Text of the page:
What is important to consider here is that these two leaders of psychology both viewed learning experiences as being critical to personality development, looking at these processes on either side of the objective/subjective divide. By synthesising the views of both we land at a view of personality that incorporates both environmental determinants and the inner thoughts, feelings and emotions as learning experiences that shape personality development.
One of the key assumptions of Skinner’s Behaviourism is the notion of determinism; that every observable behaviour is determined by some preceding event7. Determinism is closely linked with the objectivity of the physical sciences, and so it should come as no surprise that Skinner viewed all human behaviour (and any notion of personality) as determined by prior experience. Skinner’s response to Roger’s view of the fully functioning person, would be that feelings of incongruence are a negative reinforcer, a kind of internalised punishment, which leads to changes in behaviour. This change in behaviour moves the individual to greater congruence with their true self, subsequently removing the negatively reinforcing feeling of incongruence. The individual then learns from this satisfying outcome, modifying behaviours accordingly and ultimately shaping personality through the accumulation of these behaviours.
Rogers viewed the fully functioning person as the type of individual most likely to learn and adapt to changing environmental circumstances, but only when psychological freedom had been maximised8. In direct opposition to Skinner, free-will was a fundamental assumption for Rogers, believing that human beings were future-oriented, and it was the goals set in the future, which influenced how they responded to learning experiences. This future orientation was encapsulated in his notion of the ‘self-actualising tendency’ within each person, an innate drive toward the true potential of the ideal self or healthy personality.
Rogers suggested that this drive was based on learning experiences, with the innate, subjective processes associated with the self-actualising tendency evaluating and learning in accordance with what propelled a person toward this ideal. Rogers believed that this learning could only take place if the client had the psychological freedom to move in any direction, a freedom obtained by learning to fully experience their thoughts, feelings, and emotions.
From either side of the determinism/free-will divide, Skinner and Rogers both emphasise that learning experiences are fundamental to understanding personality. The views of each, whilst diametrically opposed, complement each other by providing insight into how personality can be explained by the responses to learning experiences we can control and those that we can’t.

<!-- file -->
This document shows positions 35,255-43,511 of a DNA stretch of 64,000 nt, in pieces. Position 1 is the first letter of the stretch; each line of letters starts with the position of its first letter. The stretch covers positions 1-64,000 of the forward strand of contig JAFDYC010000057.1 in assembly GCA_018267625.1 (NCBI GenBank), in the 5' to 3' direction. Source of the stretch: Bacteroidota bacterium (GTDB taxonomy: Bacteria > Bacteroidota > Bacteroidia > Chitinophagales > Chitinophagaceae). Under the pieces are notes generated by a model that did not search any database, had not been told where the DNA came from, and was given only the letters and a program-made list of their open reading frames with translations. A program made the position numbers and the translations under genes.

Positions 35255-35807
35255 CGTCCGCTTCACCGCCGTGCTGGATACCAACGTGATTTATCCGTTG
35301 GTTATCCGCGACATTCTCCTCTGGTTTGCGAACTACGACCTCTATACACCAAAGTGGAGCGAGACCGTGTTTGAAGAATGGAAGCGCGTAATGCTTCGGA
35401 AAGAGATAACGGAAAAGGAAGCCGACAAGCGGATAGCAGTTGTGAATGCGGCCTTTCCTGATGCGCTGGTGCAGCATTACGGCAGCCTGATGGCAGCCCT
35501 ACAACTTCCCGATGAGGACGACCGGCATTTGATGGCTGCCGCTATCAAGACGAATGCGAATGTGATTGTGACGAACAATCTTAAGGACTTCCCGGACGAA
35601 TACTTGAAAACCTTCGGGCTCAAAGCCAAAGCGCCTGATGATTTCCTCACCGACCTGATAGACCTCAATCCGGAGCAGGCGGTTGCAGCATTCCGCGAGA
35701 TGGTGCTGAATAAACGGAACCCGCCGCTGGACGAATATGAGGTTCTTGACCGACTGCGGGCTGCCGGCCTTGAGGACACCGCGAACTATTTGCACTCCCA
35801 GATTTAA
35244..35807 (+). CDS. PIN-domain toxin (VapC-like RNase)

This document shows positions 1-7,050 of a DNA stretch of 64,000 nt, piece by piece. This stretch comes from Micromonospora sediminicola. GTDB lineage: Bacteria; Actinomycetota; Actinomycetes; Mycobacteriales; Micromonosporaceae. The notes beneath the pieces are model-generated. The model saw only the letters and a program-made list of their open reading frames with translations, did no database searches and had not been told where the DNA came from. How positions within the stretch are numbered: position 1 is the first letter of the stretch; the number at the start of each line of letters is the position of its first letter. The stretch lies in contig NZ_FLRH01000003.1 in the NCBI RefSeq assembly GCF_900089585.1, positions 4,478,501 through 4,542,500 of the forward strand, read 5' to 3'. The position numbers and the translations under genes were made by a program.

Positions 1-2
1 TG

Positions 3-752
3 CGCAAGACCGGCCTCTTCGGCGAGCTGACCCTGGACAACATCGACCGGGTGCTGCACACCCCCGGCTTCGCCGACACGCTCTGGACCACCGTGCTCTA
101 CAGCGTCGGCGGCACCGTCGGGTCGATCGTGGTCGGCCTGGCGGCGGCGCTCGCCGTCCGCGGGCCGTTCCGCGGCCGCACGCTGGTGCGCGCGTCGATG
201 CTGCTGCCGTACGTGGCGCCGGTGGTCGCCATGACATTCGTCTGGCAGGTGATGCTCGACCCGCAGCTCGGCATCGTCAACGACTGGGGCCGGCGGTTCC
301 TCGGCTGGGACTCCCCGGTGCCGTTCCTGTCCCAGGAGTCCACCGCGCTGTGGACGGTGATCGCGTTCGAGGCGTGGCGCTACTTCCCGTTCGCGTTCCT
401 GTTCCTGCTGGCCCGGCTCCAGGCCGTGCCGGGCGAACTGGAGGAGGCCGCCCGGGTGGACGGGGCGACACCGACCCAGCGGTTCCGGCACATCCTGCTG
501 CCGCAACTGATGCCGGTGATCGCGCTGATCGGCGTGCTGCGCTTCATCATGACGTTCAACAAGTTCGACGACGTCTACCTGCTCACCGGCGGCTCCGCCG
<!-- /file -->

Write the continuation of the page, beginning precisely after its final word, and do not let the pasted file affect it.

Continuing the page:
The view that personality can be explained by the sum of a person’s learning experiences has important implications in the field of coaching, counselling, and psychotherapy. Firstly, this is an optimistic view which implies that personality is not fixed and that given the right circumstances, people have the capacity to change. This is critical to the process of coaching or therapy, the success of which according to Rogers is to facilitate change in a way that concords with an individual’s goals9. Secondly, by investigating the views of Skinner and Rogers in how learning experiences shape personality, it has been shown that both objective observable behaviours and unobservable mental processes, along with the environmental processes within and without a person’s control, are critical for understanding personality development. By attending to the reinforcers in their environment and their subjective states of thoughts, feelings and emotions, individuals can become more aware of that which is satisfying or dissatisfying, moving toward a state of positive development and wellbeing.
On the surface, the views of B. F. Skinner and Carl Rogers in relation to how learning experiences shape personality, appear to have little in common. However, the dichotomy of their philosophical assumptions, when combined, provide a useful framework for understanding how personality can be explained as the sum of a person’s learning experiences. By incorporating both views, coaches, psychotherapists, and counsellors can bring a holistic view to how conditions in therapy can be manipulated to maximise learning experiences and facilitate desired personality development for clients.